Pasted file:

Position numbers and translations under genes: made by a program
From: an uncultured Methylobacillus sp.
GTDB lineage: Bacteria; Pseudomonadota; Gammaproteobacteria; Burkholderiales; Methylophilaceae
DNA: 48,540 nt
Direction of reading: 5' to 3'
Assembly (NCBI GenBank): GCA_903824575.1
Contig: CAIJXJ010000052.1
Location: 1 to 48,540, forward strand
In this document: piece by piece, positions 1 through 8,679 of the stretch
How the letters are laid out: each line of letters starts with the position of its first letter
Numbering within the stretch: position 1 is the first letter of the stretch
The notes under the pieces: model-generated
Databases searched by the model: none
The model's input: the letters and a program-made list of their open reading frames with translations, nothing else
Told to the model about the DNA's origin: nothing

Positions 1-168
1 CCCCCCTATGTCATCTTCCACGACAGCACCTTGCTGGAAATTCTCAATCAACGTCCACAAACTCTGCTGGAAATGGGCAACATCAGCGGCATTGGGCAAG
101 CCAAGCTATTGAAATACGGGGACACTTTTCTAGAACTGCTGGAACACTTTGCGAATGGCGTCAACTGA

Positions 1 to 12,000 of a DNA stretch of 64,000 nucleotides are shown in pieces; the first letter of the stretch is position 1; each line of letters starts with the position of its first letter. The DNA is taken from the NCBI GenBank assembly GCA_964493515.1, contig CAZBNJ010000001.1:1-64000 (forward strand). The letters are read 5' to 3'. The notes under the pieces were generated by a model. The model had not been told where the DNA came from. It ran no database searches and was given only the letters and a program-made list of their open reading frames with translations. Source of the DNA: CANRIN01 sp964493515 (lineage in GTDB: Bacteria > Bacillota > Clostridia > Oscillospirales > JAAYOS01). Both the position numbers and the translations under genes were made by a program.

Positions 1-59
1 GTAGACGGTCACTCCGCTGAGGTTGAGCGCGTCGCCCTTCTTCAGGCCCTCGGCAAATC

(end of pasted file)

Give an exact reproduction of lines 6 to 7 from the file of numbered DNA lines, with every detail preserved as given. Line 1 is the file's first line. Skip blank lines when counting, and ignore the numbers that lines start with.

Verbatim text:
Assembly (NCBI GenBank): GCA_903824575.1
Contig: CAIJXJ010000052.1